Australian Workers Must Be Prepared For Digital Age

Up to 4.6 million jobs may be at risk if Australia does not prepare its workforce for the digital future, a discussion paper has warned.

The paper, Economy in Transition – Startups, innovation and a workforce for the future, was released on Thursday by StartupAUS, the national start-up advocacy group. The paper highlights the impact technological change is having on the workforce, but also the need for innovation and start-up policies to capitalise on new opportunities, StartupAUS CEO Alex McCauley said.

 

“There’s a transition coming,” he said. “We have the opportunity to be on the leading edge of that, and for those 4.6 million jobs that are made obsolete to turn into a bigger number of new, forward-looking jobs. There is a whole lot on offer with this next wave of technology if we take the right steps and get behind the right sorts of policies.”

The paper, produced with global networking firm LinkedIn and Sydney start-ups Expert360 and CodeCamp, suggests few jobs will be entirely immune to the impacts of technology.

 

Those most at risk from automation are in accommodation and food services, transportation and warehousing, retail, manufacturing and administrative and support services; jobs least affected will involve high levels of human creativity or social intelligence.

According to LinkedIn data, 16 of the 20 most in-demand skills in Australia are technology related, and there will be a growing demand for workers with a combination of entrepreneurial, STEM, creative, and social skills.

Bridget Loudon, CEO of Expert360, said the paper revealed the growing need for independent work and specialist freelancers in an “on-demand economy”.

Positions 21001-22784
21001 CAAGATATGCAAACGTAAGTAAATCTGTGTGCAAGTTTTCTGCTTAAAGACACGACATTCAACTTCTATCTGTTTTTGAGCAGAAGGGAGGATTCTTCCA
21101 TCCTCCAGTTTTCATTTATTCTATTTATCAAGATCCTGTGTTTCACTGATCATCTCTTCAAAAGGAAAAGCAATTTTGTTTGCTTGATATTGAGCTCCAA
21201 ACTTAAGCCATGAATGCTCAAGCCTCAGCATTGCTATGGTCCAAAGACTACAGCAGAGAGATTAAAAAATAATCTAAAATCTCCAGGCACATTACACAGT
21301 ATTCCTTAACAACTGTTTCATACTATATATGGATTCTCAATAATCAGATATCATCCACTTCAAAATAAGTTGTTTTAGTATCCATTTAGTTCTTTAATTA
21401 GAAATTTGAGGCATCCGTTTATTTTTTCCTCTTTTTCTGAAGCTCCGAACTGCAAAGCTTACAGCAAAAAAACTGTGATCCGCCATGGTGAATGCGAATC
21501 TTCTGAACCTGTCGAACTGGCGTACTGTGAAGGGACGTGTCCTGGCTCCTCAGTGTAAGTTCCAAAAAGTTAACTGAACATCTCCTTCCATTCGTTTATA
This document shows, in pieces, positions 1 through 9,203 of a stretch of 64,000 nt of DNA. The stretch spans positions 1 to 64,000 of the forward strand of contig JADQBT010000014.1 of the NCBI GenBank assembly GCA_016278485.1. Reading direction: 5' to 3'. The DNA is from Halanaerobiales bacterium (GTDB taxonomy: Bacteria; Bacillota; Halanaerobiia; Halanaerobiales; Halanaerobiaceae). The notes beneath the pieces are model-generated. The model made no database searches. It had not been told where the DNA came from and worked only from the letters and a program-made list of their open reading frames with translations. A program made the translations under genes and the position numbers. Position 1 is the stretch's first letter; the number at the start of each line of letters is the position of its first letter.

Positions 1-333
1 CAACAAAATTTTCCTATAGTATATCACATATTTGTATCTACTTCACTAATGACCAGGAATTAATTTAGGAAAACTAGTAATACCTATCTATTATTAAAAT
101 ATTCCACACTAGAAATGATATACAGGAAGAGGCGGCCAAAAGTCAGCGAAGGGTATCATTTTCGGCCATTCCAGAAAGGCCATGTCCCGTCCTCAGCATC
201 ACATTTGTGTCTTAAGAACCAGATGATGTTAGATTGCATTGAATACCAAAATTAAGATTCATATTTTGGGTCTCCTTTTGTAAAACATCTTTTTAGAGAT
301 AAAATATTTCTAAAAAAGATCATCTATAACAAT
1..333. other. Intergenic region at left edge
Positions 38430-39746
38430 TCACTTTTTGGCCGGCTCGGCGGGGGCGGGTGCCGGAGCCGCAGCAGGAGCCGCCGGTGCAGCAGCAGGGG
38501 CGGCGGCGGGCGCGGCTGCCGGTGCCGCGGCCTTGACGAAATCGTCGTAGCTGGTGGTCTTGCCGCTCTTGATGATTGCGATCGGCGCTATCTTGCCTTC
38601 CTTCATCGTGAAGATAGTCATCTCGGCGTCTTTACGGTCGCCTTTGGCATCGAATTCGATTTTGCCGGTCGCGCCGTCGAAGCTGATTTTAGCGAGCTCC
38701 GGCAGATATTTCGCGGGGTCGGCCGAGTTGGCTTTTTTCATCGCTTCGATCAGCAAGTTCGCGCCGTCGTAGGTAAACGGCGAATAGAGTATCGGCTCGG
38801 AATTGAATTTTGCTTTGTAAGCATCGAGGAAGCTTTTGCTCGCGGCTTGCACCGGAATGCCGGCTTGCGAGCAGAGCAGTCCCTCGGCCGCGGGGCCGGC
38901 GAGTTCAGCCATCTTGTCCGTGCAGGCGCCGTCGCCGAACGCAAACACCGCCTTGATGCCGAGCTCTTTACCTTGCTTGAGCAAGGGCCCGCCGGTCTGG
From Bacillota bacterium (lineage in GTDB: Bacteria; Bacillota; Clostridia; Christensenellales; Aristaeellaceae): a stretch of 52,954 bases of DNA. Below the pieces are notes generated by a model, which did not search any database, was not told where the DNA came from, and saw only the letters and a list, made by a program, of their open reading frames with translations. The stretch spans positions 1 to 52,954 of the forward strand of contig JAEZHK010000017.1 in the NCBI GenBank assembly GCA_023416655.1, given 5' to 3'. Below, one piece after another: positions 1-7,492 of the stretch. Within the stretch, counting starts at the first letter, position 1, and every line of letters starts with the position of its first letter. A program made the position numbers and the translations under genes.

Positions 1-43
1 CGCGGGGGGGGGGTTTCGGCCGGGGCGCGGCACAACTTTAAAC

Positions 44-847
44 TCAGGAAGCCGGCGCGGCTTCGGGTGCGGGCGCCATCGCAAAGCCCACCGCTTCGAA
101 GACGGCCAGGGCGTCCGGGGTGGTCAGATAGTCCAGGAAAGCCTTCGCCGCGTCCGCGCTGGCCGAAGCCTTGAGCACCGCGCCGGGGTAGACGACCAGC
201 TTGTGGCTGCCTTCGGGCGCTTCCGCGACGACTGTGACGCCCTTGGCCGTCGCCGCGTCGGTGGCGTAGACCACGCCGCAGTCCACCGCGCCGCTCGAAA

In a competitive global landscape, businesses “need to be able to tap into skills quickly”, she said. “Now technology allows people to connect in real time for work as they need it. Companies can get people on demand and people can get work on demand.

“There’s so many more jobs and projects in the system because companies realise they can get people [as they need them],” she said. “We’re going to see that type of role explode in the Australian economy.”

Mr McCauley said every job in high-growth tech companies generated as many as five tangential jobs. “Technology has tended to create more jobs than it destroyed,” he said.

Australia had to nurture its own talent by teaching digital literacy and STEM subjects in school, he said, “but in the meantime we need to import talent and make Australia a magnet for some of the best technical and entrepreneurial talent around the world.”

The paper identifies the need for specialised immigration to inject skills into the workforce and innovation hubs to attract the best talent.

In his first speech as Prime Minister, Malcolm Turnbull declared that Australia “has to be a nation that is agile, that is innovative, that is creative”. The Compass 2015 Global Start-up Ecosystem Ranking, which examines funding, market reach, talent pools and experience, included only one Australian entry in the top 20 centres, with Sydney ranked 16th.

 

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